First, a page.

One of the questions we are often asked is, "Can arguing be healthy for a marriage?" The simple answer is, "Yes!" When a husband and wife argue, they are engaging in a perfectly normal and expected part of what it means to be married. In fact, disagreement between two people in love is actually healthy for their relationship. The question that couples should be asking is, "How do we argue effectively and fairly?"
So many couples are now separated part- or full-time because of military deployment and/or work travel and schedules, I get a lot of questions about faithfulness. Your marriage vows may have said, “'til death do us part” but no one said anything about what happens when a military career or traveling job makes it necessary for you to part, and you want to maintain the closeness in your relationship.
In the early years of my dating life, I thought I knew exactly what I wanted, and I was absolutely sure I was going to get it: a charming, great looking, well-built guy that dressed well, made plenty of money and drove me around to nice places in a nice car.
Chet's "I got this" attitude led him to be dishonest with his spouse about money. It started with small amounts and even good intentions. But, he forgot his companion was riding shotgun, and that dishonesty is a form of "financial infidelity" — the act of lying about, hiding or secretly hoarding money in a relationship.
Dear Dr. Romance: My question of the week is how to deal with family opposition of my inter-racial relationship. My dad, who is in his 70s, is vehemently opposed to my relationship with my fiance (who is white). He hasn't even met him and given him a chance. It is quite frustrating given that our wedding is in a few months and I'm not even sure he will come. Any suggestions would be greatly appreciated. Dear Reader:
We’ve got some good news and some potentially bad news about your marriage. First of all, the good stuff... So many headlines shout out scary news about infidelity. We read that 50% of all relationships will be destroyed by cheating. We hear about countless celebrities and political leaders who have been caught having affairs. Their marriages are left broken and in pieces. What’s actually good about this? It’s not true!
If you are not talking openly about money, there are probably other things that are being avoided that then add to the widening distance between you and your spouse.
Hubby Quality: He’s Honest Even if he’s a car salesman (aka professional liar) by day, he has to speak the truth (the whole truth and nothing but the truth) with you. Sure, there are certain occasions that warrant white lies, like if he’s trying to surprise you with an engagement ring or protect your feelings (“No, I didn’t notice that zit”). At all other times, though, he has to be straight with you--and not keep secrets from you.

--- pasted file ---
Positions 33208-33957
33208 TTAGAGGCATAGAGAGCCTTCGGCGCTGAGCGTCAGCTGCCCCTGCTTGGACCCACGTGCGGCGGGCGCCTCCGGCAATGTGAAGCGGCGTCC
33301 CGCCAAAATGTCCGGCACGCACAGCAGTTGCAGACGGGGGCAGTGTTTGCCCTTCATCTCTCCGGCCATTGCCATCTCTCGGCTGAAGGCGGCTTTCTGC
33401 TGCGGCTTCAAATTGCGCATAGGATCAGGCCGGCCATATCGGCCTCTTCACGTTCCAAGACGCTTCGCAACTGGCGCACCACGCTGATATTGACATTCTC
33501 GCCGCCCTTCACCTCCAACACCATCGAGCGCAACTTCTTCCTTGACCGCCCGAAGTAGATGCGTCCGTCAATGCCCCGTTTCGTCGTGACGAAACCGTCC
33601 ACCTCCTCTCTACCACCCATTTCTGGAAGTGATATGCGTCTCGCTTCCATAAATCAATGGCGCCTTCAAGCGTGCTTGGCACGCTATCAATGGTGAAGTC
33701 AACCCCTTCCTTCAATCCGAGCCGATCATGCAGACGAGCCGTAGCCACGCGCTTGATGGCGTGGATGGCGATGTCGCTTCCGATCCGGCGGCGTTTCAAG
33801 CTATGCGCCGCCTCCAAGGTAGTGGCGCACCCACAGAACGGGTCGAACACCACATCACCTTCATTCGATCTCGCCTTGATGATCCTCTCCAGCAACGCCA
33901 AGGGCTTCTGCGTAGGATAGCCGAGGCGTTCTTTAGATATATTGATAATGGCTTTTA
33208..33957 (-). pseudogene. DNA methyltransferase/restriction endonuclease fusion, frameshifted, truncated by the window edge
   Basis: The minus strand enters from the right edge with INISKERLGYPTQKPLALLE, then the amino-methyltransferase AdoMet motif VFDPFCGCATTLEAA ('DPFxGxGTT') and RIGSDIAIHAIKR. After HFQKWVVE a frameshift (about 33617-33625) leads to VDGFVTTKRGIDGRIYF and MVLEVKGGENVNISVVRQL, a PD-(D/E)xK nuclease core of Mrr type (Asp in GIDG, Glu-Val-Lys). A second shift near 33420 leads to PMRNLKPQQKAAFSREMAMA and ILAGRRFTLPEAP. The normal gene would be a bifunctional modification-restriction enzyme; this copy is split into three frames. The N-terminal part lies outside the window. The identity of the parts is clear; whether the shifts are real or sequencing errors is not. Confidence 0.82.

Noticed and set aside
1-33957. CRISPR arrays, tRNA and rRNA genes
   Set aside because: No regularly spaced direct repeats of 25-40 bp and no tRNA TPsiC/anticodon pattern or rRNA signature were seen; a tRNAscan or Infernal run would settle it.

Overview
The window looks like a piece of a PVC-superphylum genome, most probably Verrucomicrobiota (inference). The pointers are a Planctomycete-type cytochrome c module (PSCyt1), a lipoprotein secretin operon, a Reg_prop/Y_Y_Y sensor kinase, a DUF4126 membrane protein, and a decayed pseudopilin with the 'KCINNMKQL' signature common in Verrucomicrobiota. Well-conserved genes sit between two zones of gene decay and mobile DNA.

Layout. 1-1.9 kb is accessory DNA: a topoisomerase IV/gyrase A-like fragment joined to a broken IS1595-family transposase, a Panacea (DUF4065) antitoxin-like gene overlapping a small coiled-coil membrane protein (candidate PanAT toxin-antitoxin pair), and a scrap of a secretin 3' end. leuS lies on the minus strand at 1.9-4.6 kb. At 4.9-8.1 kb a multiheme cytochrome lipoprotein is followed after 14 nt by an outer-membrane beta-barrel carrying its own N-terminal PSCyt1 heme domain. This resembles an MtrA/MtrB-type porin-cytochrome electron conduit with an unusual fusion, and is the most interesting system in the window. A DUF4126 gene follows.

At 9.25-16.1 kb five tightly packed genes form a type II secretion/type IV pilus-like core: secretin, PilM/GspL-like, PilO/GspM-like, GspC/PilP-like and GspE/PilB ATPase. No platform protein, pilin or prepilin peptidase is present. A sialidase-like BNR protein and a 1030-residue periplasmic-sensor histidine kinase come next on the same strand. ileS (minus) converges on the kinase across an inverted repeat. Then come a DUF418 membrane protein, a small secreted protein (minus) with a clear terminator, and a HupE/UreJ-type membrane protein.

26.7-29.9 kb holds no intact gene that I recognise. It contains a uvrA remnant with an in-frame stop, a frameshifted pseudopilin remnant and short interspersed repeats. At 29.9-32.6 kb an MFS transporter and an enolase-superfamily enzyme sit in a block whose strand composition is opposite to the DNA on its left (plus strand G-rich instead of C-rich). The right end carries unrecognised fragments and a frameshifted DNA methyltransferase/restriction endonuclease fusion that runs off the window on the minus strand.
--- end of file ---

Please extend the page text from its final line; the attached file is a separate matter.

To view the Video Click Here Dear Dr. Romance , I'm reluctant to get married again. When a relationship that probably began in hope and joy has ended in failure, grief and pain, It's very understandable to be concerned about repeating an action that was so hurtful. Here are some Happiness Tips for recovering from divorce. Dr. Romance’s 3 tips for letting go of the pain of divorce
Are you and your spouse having trouble conceiving a child? Is it starting to take a toll on your relationship? If so, help is on the way.
“It’s my way or the highway!” This is what’s often implied when people set boundaries. A harsh and rigid message that says, “Either you stop and do things MY way or else!”commonly underlies a communicated boundary, even if this wasn’t the intention. When you decide to set a boundary, it’s usually when a minor irritation or annoyance has grow bigger. A behavior or dynamic that you’ve tried to ignore has become more intense and more upsetting and you’re ready for a change.
Most discussions on communication center around speaking. We learn about what we want to say, who we want to say it to, how we want to say it, and if we are even more aware, we actually think about what our intention is in saying it. We often prepare for a speech, a conversation or a meeting where we need to present ideas and information. But how often do you “prepare” to listen? How often do you think about the quality of your listening, or even ask yourself the question, “How do I want to listen?”
Dear Dr. Romance: I've seen your website and I think you may be the exact person to be able to help me. My wife and I have been married for just about 10 yrs., we have 3 beautiful children, and we live fairly comfortably (money is not too big of an issue). I grew up in a fairly affluent family, with good strong ethics -my wife calls us the 'Beaver Cleaver Family' .
It was the difference in their ages that killed the relationship... At least this is what Supermodel Cindy Crawford seems to think. She recently opened up in an interview on Oprah’s Master Class about why she believes the 15 year age gap between she and ex-husband Richard Gere led to divorce after 4 years together.
Those of you who have read my articles know that I am always talking about the importance of good communication, urging better communication, and giving skills for being better understood. Communication is one of the most important aspects of relationships; positive and negative. However, talk is not necessarily communication; and there are lots of non-verbal ways to communicate.